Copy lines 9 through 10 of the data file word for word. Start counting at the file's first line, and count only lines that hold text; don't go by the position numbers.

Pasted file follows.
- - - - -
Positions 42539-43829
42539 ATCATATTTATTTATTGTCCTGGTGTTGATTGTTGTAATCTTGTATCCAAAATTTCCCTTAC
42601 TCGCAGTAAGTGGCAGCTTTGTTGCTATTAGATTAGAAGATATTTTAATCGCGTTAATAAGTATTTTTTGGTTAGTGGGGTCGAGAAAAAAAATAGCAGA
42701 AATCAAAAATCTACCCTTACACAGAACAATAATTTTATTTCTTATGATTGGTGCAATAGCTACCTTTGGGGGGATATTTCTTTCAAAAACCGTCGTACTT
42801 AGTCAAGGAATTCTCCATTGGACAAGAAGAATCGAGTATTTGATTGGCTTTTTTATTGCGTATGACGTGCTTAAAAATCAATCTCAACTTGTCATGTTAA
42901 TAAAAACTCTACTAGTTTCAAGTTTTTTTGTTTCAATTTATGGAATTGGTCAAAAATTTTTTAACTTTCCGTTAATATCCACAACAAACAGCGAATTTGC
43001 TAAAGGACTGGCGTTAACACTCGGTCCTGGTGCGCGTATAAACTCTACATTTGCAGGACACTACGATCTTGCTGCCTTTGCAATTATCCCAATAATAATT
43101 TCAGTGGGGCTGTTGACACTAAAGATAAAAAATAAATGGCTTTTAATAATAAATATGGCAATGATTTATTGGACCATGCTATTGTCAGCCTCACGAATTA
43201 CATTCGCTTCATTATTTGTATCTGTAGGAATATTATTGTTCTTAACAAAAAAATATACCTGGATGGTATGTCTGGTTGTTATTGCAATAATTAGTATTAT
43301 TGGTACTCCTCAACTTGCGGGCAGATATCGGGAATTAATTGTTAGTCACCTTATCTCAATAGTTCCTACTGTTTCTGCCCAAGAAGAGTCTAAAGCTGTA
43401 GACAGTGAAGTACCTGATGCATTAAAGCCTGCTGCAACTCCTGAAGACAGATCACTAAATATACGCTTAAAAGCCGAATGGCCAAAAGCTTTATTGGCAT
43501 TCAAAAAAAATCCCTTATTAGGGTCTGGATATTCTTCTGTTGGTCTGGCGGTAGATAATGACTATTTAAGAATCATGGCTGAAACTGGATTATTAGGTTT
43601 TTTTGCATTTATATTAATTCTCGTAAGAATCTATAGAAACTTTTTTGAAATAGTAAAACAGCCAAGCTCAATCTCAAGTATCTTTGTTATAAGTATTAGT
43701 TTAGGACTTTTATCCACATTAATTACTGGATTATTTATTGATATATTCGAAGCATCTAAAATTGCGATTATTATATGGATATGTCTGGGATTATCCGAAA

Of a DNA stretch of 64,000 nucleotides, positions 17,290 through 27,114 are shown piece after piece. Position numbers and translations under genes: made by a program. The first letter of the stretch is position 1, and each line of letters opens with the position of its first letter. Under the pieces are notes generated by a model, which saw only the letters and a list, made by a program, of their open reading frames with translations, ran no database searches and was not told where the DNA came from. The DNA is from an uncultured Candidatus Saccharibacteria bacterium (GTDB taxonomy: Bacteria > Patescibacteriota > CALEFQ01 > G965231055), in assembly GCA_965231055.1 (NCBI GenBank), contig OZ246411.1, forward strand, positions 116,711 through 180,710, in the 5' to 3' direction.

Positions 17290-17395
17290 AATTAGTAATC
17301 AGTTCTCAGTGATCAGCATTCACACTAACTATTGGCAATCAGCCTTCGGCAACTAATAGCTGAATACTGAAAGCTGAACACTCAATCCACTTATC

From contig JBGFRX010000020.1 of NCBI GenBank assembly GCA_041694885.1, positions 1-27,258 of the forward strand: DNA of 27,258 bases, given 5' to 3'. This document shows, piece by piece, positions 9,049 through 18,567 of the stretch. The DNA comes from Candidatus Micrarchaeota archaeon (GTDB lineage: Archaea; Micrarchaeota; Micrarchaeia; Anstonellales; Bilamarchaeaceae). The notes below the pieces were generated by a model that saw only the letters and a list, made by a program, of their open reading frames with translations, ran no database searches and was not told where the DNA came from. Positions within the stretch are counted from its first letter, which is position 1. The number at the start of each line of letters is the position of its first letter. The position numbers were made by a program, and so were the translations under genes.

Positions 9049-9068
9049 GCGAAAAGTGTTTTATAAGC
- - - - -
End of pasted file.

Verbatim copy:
43201 CATTCGCTTCATTATTTGTATCTGTAGGAATATTATTGTTCTTAACAAAAAAATATACCTGGATGGTATGTCTGGTTGTTATTGCAATAATTAGTATTAT
43301 TGGTACTCCTCAACTTGCGGGCAGATATCGGGAATTAATTGTTAGTCACCTTATCTCAATAGTTCCTACTGTTTCTGCCCAAGAAGAGTCTAAAGCTGTA